Matthew S. Miner, Deputy Assistant Attorney General of the Criminal Division at the U.S. Department of Justice, gave the keynote speech at the 29th Annual National Institute of Health Care Fraud, held in New Orleans, LA.
In his speech, Miner, who supervises the Criminal Division’s Fraud and Appellate Sections, emphasized the DOJ’s continued commitment to combatting health care fraud, including utilizing carefully coordinated “takedowns” that have yielded “historic” results. In 2017, the DOJ conducted a takedown that resulted in the prosecution of 400 defendants, 56 of whom were doctors. In 2018, more than 600 defendants were charged, including 76 doctors. In 2019, the DOJ began to target telemedicine fraud, with recent takedowns of telemedicine company executives, owners of durable medical equipment companies, and medical professionals, for their participation in health care fraud that led to losses of over $1.2 billion.
Miner also emphasized the need for clear enforcement policies for institutional actors such as businesses and non-profits, opining that “clear enforcement policies can help influence decision‑making.” Miner indicated that the DOJ has strived in recent years to be increasingly transparent about its enforcement policies through changes in the Justice Manual which outline corporate cooperation expectations and guidance as to voluntary self-disclosure credit. Miner pointed to the newly announced Guidelines for Taking Disclosure, Cooperation, and Remediation into Account in False Claims Act Matters as an example. The Guidelines set forth the factors DOJ lawyers will consider (and the credit available) when a company or individual voluntarily discloses misconduct that could result in FCA liability or an administrative remedy.
Miner also noted that the criminal division and the civil division are beginning to take similar approaches to voluntary self-disclosures, and offered the following comments: “For those tracking the Department’s approach to voluntary self-disclosure in the civil and criminal health care fraud arenas, there is a remarkable degree of symmetry, and that is no accident. Although our criminal and civil enforcement tools are separate and often run along different tracks with different investigative teams, the reality is that a company facing a self-disclosure dilemma does not have multiple tracks. It must factor different risks, legal considerations, and potential outcomes into its analysis and reach a decision in the best interests of the company and its shareholders. At the Department, we understand that we need to be as clear as reasonably possible about our approach to those who voluntarily self-disclose, if we hope to influence the rational decision‑makers when they face self-disclosure dilemmas.”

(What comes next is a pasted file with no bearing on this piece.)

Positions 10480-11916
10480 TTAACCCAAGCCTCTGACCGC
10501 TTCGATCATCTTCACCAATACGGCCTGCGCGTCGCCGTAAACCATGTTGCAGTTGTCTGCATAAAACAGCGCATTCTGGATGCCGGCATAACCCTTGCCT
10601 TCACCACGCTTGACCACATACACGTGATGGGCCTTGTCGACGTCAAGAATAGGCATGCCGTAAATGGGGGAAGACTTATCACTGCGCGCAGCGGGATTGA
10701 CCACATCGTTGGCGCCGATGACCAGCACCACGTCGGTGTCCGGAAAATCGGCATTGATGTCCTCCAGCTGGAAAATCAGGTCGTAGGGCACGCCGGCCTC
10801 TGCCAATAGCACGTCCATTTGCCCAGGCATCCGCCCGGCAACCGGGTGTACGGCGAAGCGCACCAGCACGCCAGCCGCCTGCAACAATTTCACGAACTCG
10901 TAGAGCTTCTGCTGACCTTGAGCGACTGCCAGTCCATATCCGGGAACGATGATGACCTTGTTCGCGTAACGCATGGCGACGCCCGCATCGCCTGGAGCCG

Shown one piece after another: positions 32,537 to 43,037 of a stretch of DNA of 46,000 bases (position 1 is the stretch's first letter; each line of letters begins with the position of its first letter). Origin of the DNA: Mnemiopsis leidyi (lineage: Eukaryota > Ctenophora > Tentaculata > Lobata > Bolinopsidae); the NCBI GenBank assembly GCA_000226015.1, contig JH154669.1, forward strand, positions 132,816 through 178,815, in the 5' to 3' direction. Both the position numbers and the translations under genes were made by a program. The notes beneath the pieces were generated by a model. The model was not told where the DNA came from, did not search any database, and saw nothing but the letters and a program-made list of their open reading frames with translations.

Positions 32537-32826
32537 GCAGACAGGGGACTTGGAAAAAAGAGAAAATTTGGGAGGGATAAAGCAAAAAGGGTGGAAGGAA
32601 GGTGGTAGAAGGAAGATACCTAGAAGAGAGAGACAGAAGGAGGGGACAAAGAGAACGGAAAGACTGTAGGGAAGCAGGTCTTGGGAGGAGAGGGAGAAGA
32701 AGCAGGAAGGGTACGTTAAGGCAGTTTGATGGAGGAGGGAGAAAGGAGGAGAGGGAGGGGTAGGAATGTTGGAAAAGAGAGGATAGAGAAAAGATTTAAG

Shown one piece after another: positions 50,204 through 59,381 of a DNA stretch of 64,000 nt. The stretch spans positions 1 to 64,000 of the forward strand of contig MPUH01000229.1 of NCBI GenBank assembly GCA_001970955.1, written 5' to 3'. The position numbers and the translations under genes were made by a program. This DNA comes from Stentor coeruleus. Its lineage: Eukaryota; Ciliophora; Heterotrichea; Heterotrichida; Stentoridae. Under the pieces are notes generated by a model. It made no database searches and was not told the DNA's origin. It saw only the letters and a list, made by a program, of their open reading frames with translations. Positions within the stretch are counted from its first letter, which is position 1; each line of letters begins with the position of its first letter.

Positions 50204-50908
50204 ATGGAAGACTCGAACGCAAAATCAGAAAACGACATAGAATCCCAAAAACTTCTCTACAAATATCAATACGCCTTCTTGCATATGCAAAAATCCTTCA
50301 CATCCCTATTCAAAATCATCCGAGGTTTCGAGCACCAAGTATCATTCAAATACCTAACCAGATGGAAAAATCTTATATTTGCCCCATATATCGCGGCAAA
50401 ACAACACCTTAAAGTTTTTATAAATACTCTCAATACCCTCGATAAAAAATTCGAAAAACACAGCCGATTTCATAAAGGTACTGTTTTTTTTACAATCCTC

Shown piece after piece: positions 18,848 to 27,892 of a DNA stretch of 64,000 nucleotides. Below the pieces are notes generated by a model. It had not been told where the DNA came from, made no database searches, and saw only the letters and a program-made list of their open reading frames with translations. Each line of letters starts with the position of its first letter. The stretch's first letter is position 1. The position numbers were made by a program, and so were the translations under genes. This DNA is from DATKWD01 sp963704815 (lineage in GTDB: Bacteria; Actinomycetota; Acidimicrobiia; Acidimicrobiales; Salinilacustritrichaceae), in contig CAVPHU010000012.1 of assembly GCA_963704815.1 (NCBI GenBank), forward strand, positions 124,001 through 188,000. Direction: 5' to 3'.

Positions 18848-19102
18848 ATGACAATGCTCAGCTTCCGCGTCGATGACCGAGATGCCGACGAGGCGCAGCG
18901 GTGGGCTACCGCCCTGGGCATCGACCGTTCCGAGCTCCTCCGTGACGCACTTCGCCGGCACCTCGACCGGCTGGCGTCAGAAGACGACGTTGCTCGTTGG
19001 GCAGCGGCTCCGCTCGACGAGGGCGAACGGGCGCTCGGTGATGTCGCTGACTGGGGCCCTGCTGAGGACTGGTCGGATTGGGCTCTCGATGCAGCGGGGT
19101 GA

Lastly, Miner addressed corporate compliance programs, noting that “prosecutors understand that compliance is not and cannot be one-size-fits-all.” Miner indicated that compliance monitors are not necessary where a corporation’s compliance program and controls are demonstrably effective and appropriately resourced at the time of resolution, and that monitors are generally disfavored unless there is a demonstrated need for one.
Miner’s keynote speech helps provide clarity and guidance to the FCA bar on a number of important and constantly evolving issues. We will continue to monitor for more policy and position statements from the DOJ.